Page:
Livvie doesn't remember much of anything else for a long time after that.

Twenty years later, Olivia Dugan still bears the scars from her childhood, scars that no amount of therapy can erase. They've shaped her into a quiet, reserved woman who stays off the grid, and haunted her with nightmares and a lingering sense of being stalked. Still, she's getting by, until she gets a package from her mother, a package sent two decades after she committed suicide. A package that begs far more questions than it answers and opens far more wounds than it heals.

And when Liv slips out of work one afternoon to pick up a quick bite of lunch and comes back to a bloodbath of mind-shattering proportions, she is terrified that the package from a woman long dead has put her in the crosshairs of a killer. And maybe there is even more to little Livvie's memories of a horrific night twenty years ago than she's let herself remember.

~*~

As a twisted, complex, disturbing psychological thriller, this book hits all the right notes for me. The heroine, Liv Dugan, is one of the most damaged and broken characters I've read lately, and as odd as this makes me, I loved that about her. Well, maybe it would be more accurate to say I appreciated it, because she was a quintessential product of a truly traumatic childhood. In short, she was believable in her role, and her manic paranoia and edge-of-sanity actions set the tone of the frenetic race to identify and stop the monster terrorizing her.

There is a lot going on in this book. The timeline is a bit jerky and there are a lot of different characters to keep track of, so some parts were a little hard for me to follow in places. I can't say I totally bought into the introduction of Auggie, either. His behavior wasn't exactly what I'd call professional and his connection to September strained my willing suspension of disbelief. Overall, though, this is a layered, grim, freaky thriller that kept me riveted from cover to cover. And the reveal of the Bad Guy completely blew me away. I did not see that one coming at all.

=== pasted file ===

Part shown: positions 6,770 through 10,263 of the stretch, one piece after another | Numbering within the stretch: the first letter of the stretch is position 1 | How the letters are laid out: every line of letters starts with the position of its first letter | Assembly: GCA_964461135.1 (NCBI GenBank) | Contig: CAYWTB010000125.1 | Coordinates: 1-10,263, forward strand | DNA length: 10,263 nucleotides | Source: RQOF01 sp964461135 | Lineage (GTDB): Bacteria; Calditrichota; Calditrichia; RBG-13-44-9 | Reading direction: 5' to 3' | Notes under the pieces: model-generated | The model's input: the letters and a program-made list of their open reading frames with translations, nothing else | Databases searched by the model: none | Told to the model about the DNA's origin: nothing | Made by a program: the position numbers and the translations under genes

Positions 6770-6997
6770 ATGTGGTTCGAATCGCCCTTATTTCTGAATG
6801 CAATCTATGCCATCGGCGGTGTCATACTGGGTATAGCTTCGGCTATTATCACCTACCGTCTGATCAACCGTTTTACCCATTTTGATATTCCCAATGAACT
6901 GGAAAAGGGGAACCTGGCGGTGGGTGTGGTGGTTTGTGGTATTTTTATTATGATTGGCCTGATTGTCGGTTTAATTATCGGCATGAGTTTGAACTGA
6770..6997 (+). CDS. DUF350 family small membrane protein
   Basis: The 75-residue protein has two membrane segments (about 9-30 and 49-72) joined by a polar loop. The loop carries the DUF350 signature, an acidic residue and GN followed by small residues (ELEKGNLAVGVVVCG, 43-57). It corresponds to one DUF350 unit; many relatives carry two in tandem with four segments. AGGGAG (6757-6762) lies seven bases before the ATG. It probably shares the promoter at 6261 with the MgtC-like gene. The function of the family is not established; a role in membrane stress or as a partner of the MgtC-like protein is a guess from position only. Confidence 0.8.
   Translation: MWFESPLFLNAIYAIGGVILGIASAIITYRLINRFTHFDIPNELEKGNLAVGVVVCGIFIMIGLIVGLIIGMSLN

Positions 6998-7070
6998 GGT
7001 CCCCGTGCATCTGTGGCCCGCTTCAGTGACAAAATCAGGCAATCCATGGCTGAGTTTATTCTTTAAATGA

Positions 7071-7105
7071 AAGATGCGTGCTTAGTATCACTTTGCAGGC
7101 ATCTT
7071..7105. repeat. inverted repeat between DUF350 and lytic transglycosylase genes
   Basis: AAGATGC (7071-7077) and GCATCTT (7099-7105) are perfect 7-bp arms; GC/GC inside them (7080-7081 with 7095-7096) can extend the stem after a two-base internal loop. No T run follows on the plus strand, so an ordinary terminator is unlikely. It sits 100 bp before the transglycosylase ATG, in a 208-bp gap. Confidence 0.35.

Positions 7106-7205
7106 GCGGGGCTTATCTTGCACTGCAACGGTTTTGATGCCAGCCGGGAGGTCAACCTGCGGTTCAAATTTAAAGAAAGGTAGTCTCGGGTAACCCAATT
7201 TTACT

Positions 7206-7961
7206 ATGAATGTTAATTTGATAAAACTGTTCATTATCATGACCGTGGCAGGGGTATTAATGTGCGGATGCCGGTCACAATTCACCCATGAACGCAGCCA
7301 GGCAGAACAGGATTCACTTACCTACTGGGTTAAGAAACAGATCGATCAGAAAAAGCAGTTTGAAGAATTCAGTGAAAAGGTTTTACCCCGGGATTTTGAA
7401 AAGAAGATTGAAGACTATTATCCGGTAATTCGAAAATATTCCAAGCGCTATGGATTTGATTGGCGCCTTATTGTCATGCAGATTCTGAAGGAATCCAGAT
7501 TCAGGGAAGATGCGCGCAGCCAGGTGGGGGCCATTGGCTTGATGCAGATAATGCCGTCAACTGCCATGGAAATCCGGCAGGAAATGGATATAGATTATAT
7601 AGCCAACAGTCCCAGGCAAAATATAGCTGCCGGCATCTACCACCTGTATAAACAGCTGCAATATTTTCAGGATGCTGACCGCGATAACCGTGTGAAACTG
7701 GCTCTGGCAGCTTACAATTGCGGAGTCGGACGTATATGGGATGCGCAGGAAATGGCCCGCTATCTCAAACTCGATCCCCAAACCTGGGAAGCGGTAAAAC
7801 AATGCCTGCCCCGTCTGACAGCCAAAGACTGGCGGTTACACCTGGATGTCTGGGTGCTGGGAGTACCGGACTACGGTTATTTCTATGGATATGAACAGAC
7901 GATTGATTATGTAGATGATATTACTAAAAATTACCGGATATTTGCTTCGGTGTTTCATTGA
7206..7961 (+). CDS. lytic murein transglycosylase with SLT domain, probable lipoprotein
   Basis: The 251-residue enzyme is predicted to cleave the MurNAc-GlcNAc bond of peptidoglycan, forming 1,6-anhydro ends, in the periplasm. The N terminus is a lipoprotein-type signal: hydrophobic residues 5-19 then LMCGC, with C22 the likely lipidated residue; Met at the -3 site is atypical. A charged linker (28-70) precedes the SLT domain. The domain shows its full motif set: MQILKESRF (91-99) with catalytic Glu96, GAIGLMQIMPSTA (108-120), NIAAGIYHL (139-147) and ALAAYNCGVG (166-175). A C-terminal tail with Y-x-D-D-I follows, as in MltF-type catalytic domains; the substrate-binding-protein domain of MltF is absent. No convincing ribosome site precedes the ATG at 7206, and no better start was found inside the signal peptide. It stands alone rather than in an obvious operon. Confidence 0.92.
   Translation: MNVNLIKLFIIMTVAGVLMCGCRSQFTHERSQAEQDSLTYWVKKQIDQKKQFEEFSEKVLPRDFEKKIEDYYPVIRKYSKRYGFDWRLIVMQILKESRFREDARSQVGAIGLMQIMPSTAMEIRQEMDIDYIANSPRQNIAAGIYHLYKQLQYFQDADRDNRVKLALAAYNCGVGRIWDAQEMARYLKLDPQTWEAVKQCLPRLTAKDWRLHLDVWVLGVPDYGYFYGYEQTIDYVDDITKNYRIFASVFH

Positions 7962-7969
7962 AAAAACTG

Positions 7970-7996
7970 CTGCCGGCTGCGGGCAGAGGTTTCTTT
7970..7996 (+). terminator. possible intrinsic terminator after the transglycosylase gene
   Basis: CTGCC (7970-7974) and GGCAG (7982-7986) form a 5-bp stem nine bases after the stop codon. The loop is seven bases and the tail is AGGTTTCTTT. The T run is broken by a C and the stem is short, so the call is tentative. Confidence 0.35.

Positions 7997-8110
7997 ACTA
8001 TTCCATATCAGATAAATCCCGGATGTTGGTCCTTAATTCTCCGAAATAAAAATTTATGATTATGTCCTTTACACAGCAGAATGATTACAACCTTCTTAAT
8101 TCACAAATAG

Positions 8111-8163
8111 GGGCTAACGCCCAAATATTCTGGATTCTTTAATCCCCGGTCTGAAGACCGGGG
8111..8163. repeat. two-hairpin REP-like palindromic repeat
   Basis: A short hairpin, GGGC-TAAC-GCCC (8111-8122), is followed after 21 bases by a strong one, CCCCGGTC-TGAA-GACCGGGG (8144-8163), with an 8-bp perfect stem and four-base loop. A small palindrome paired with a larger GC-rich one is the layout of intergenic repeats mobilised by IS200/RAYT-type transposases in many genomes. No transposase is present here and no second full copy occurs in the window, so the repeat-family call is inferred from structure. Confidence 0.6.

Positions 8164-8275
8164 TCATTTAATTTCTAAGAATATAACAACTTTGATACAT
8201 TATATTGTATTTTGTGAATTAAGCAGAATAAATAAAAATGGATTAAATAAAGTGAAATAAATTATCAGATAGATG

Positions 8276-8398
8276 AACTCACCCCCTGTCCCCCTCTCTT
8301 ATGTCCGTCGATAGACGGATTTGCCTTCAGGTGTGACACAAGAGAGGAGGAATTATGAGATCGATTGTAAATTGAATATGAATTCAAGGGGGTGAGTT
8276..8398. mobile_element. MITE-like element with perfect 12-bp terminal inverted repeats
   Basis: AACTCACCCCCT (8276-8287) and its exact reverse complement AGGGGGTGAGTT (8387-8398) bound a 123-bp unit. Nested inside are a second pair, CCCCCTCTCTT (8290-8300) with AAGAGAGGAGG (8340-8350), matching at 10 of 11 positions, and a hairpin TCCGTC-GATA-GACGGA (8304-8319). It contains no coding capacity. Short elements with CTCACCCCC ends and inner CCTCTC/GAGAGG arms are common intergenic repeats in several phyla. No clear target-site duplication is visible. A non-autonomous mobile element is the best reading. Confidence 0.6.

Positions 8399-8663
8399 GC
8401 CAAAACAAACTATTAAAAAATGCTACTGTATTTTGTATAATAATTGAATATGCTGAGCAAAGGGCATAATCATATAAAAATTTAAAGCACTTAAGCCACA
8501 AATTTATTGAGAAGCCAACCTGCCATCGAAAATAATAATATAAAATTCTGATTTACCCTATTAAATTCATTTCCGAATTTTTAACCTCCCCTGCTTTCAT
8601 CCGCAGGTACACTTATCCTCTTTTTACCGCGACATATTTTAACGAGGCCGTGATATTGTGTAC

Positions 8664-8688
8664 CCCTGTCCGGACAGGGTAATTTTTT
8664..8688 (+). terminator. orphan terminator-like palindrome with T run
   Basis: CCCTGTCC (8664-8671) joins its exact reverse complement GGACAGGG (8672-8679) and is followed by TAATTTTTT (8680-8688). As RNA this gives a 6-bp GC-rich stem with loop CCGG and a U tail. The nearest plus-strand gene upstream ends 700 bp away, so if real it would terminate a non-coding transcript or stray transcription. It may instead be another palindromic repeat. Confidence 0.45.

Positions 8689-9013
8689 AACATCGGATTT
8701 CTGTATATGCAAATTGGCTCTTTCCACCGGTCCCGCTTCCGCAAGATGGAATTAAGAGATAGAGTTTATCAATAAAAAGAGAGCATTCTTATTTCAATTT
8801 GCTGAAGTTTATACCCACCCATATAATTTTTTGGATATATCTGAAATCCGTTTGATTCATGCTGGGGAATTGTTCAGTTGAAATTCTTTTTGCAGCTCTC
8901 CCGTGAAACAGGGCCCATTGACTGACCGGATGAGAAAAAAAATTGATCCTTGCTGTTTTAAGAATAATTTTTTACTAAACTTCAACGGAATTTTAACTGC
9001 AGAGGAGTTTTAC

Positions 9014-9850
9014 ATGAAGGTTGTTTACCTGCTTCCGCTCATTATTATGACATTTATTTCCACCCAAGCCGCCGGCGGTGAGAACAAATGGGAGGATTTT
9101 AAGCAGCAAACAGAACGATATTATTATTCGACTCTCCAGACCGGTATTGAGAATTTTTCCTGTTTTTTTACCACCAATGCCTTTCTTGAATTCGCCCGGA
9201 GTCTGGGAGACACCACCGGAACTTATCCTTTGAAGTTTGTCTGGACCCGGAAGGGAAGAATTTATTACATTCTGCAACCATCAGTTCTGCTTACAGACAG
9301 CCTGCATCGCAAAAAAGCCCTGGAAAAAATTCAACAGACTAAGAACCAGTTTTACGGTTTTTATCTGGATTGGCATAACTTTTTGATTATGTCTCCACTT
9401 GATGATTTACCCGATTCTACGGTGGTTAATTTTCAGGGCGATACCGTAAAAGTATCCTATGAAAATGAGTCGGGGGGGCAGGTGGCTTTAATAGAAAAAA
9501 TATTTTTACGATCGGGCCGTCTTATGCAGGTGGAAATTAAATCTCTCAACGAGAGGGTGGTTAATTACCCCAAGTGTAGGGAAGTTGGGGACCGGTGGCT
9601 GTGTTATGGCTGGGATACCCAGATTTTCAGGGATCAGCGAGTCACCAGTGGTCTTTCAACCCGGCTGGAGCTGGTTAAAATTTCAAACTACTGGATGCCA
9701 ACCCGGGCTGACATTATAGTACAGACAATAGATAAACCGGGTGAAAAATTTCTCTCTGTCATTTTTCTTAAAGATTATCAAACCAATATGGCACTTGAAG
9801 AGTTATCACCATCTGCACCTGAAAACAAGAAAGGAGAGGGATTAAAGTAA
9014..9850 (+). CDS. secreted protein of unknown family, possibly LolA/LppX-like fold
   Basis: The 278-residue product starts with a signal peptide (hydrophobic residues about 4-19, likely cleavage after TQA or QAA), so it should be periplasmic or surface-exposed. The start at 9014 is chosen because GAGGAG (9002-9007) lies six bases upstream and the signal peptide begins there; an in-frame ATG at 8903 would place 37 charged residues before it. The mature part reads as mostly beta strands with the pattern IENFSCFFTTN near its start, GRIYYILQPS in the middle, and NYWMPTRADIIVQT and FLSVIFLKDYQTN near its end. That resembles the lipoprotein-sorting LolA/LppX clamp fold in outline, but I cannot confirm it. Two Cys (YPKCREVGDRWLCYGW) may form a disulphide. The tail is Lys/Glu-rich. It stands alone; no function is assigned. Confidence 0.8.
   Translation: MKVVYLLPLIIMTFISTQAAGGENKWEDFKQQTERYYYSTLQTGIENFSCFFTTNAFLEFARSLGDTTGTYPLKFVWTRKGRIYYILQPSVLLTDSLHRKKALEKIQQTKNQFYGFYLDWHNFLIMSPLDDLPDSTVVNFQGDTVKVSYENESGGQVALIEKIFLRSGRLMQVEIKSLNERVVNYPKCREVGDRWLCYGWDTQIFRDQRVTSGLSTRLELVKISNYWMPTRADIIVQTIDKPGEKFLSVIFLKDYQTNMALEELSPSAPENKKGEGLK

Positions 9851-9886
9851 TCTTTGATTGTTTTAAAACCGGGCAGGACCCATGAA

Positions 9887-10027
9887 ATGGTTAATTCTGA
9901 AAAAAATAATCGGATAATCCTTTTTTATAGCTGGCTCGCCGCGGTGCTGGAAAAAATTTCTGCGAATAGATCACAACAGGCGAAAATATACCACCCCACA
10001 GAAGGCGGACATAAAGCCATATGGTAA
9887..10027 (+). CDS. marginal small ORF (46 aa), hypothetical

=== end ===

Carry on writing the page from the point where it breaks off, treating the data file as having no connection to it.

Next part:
As out of left field as it was, it completely worked, and all those niggling little bits of seemingly random story detritus so carefully doled out from the very beginning coalesced into a horrifyingly shocking snapshot of insidious evil by the end.  Disturbing, maybe, also effective and intelligently done.

I wish this hadn't been labeled as a romantic suspense, though. For all that Liv was a great main character, and her damage made her realistic and believable, I don't think it made her a great romantic heroine. She was just a little too broken for me to really engage with her in a romantic role. I liked Auggie quite a lot, and I liked them working together, but I kept wishing she wasn't quite as unbalanced as she was, or that the relationship between them had evolved a little differently. I just couldn't get a grasp on them as a couple, not for where Liv was when their relationship started, anyway.

It was the biggest stumbling block of the read for me, and that, along with some of the stylistic elements that tripped me up here and there throughout the story, kept this from being a solid win for me as a romantic suspense. That doesn't diminish my frank appreciation and admiration of the book as a taut, seat-of-your-pants, gut-kicking psychological thriller. In that regard, it's one of the better ones I've read recently, and one I think fans of the genre would enjoy.

Forever and a Day by Jill Shalvis

Genre: Contemporary Romance
Series: Lucky Harbor, Book 6
Rating: 5 Stars
Length: 324 Pages
Formats: Paperback, Kindle
Disclosure: An ARC of this book was provided to me by Forever publisher Grand Central Publishing/Hachette Book Group via NetGalley. This rating, review, and all included thoughts and comments are my own.